I did attend one class back in London on the Hornsey Road where we spend about half an hour examining the complex taste sensations of a raisin and then did breathing techniques of counting to ten slowly and not letting ideas, worries and lists of the following day intrude. I was supremely bad at this but was attracted to the IDEA of it - the idea of being able to really empty the mind of all useless angst and to concentrate only on The MOMENT, etc.
I did wonder if after these two sessions I might think . . . nah, not enough time, another thing to find money for, whatever, but I feel drawn to continue and find out what my not-so-young bod can put up with and, hopefully, embrace.

Thursday, 1 December 2016

being connected




Do we sometimes forget the importance of being connected to reality, The Earth and just to ourselves?

I often 'forget' my phone when walking so that I can concentrate wholly on being 'in the elements' and being in THE moment without the umbilical cord of digital information. Yes there can be inconveniences - like when I got stuck on a mountain a couple of years back and had 'forgotten' my phone. But actually it was fine and I met some friendly mountain inhabitants who kindly gave us (me, boy and dogs) pizza and towed us back down, which was probably far more interesting and possibly safer than waiting three hours or so for the insurance company to send out a rescue truck.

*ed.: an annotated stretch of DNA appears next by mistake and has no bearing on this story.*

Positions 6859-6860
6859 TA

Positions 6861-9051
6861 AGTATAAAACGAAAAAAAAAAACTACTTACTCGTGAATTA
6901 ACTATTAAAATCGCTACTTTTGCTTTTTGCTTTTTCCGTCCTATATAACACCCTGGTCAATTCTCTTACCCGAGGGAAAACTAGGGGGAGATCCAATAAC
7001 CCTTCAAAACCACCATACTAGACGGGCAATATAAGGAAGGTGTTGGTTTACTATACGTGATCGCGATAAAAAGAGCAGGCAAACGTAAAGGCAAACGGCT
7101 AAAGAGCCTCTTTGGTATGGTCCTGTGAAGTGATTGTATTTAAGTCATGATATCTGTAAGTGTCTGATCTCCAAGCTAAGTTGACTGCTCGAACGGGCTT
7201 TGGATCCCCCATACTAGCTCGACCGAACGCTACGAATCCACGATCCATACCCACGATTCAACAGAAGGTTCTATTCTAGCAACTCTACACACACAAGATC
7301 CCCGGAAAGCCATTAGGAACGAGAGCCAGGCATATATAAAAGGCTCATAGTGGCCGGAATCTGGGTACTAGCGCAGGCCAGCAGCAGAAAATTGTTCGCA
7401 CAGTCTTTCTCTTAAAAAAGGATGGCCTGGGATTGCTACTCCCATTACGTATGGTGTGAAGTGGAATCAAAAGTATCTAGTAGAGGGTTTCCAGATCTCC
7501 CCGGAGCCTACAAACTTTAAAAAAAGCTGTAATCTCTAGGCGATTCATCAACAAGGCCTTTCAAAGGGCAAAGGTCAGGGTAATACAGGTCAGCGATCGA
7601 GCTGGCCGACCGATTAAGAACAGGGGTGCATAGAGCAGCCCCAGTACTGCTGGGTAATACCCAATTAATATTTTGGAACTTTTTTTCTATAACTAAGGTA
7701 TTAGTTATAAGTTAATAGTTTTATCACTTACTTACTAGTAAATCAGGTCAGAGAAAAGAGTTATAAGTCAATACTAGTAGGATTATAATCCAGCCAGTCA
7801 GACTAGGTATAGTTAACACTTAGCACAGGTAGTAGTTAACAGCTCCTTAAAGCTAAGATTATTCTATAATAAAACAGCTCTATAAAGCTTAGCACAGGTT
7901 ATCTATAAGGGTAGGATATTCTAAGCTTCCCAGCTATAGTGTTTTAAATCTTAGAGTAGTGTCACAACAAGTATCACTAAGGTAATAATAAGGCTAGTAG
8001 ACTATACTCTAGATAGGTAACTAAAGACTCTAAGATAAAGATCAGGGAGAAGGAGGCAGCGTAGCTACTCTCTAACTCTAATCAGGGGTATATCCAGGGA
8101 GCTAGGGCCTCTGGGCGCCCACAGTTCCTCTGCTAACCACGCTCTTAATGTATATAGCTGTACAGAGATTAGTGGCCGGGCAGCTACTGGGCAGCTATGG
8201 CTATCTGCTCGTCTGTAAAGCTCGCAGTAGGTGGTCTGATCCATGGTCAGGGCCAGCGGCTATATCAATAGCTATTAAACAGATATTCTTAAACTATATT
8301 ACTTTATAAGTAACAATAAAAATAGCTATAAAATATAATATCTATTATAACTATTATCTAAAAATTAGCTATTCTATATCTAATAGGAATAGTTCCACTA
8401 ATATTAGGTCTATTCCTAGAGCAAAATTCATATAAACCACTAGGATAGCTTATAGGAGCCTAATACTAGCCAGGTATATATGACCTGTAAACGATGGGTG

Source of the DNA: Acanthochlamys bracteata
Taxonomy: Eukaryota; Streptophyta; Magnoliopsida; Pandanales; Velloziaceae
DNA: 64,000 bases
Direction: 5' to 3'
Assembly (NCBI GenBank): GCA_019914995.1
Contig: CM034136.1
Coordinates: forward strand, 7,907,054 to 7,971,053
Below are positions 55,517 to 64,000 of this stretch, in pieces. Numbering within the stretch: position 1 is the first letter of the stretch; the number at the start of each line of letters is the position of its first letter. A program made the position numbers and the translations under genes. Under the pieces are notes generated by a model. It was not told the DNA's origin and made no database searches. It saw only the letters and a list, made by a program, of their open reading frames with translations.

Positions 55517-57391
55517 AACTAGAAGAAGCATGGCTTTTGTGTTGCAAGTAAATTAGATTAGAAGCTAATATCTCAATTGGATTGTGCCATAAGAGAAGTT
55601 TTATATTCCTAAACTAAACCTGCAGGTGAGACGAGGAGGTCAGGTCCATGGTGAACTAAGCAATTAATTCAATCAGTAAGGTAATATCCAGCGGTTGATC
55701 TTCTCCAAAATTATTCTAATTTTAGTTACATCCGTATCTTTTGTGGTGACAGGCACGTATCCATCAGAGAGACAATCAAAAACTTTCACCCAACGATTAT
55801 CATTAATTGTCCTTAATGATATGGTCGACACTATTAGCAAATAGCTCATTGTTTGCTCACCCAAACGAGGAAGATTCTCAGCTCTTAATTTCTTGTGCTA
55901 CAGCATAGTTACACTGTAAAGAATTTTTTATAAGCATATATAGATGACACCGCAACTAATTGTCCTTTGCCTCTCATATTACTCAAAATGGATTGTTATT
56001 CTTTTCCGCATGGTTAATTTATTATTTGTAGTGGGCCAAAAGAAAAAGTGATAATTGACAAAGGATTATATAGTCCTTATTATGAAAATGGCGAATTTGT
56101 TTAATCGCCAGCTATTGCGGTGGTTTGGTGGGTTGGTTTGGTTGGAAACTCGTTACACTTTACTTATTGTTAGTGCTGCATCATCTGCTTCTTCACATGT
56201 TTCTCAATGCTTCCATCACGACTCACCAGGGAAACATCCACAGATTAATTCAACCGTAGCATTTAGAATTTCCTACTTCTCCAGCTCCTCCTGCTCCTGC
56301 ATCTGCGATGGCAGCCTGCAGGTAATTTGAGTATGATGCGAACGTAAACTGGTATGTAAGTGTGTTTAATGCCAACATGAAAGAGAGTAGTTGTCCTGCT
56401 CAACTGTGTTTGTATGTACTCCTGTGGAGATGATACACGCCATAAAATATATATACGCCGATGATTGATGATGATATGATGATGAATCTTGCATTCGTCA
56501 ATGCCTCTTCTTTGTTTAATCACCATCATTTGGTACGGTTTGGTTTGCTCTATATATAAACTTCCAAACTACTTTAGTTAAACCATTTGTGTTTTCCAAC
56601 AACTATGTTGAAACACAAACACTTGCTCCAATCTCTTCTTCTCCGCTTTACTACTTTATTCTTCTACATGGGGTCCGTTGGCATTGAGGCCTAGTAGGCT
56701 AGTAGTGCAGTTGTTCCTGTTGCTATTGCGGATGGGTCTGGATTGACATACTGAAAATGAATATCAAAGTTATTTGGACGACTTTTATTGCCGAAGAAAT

I was listening to a talk recently about the over use of phones/tablets, etc. The speaker suggested that we may be in danger of losing the capability and knowledge of how to be on our own - uncomfortable, restless; fingers twitching ready to scroll, jab, text, delete, like and send visual information to anyone out there ready to receive our description of what we are doing, rather than just actually doing whatever it is and forming memories about it.
A most poignant example of this was a program on Radio 4 where a professional balloonist was talking about the trips he organises and the behaviour of the people sharing the basket with him on each voyage. He said in nearly all cases people are so busy recording, photographing and sharing on social media, The Experience that they are not actually experiencing The Experience. Yes, they will be able to recall that moment on Facebook or Instagram but they won't have the actual, visceral memory in their heads.
It all has a place - social media, phones, computers, and it's all amazingly useful but perhaps not to the extent of forgetting our real connections.